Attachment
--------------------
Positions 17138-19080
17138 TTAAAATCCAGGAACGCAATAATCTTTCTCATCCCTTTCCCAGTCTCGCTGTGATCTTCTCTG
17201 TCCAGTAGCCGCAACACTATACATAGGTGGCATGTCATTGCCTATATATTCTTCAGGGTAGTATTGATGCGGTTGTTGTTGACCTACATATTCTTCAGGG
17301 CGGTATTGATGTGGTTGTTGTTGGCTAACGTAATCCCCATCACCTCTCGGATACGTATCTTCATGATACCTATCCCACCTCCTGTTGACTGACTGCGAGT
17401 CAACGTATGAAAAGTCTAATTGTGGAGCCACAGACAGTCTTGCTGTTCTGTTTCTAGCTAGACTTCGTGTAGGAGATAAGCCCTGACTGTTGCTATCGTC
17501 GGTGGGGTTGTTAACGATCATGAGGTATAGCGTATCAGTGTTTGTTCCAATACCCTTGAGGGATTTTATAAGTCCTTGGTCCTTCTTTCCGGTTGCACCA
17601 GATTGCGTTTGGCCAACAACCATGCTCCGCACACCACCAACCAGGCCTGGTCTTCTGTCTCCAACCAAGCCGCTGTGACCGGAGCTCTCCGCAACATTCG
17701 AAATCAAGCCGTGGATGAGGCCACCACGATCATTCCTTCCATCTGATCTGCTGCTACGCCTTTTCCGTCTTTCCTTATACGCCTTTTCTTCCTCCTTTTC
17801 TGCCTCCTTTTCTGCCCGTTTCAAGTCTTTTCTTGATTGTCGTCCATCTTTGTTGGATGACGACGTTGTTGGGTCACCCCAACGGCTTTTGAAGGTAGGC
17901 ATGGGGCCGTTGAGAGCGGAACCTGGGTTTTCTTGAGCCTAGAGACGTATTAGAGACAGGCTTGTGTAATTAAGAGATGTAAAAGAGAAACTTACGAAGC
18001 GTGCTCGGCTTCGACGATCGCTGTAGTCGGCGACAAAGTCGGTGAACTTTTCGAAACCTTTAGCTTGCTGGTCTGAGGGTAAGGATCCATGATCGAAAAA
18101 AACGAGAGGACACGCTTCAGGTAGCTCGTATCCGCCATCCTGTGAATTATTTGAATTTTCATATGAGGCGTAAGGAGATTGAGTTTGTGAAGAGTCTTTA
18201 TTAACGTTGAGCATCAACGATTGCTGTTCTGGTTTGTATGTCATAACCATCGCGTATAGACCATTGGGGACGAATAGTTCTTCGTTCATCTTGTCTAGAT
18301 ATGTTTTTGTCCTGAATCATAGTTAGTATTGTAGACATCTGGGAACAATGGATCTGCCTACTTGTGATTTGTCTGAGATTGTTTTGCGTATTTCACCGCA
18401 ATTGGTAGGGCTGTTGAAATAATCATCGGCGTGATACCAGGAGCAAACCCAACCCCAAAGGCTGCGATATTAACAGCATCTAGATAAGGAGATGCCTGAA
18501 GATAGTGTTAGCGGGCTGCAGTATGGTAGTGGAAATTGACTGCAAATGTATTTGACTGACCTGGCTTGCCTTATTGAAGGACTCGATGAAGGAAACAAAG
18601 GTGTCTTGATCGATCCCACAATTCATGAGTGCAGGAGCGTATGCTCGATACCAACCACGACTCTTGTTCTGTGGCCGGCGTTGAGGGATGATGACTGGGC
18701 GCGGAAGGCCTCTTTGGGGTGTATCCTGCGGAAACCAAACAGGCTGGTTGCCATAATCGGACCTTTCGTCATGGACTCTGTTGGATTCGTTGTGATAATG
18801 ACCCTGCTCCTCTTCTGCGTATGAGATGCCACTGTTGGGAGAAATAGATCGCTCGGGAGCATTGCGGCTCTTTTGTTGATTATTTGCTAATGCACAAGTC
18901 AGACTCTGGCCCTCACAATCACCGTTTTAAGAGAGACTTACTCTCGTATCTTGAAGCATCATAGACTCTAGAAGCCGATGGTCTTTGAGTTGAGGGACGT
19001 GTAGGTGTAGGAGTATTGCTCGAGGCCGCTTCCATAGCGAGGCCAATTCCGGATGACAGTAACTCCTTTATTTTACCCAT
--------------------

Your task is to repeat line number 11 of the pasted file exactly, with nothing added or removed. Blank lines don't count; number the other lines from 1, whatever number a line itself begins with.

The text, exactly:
18001 GTGCTCGGCTTCGACGATCGCTGTAGTCGGCGACAAAGTCGGTGAACTTTTCGAAACCTTTAGCTTGCTGGTCTGAGGGTAAGGATCCATGATCGAAAAA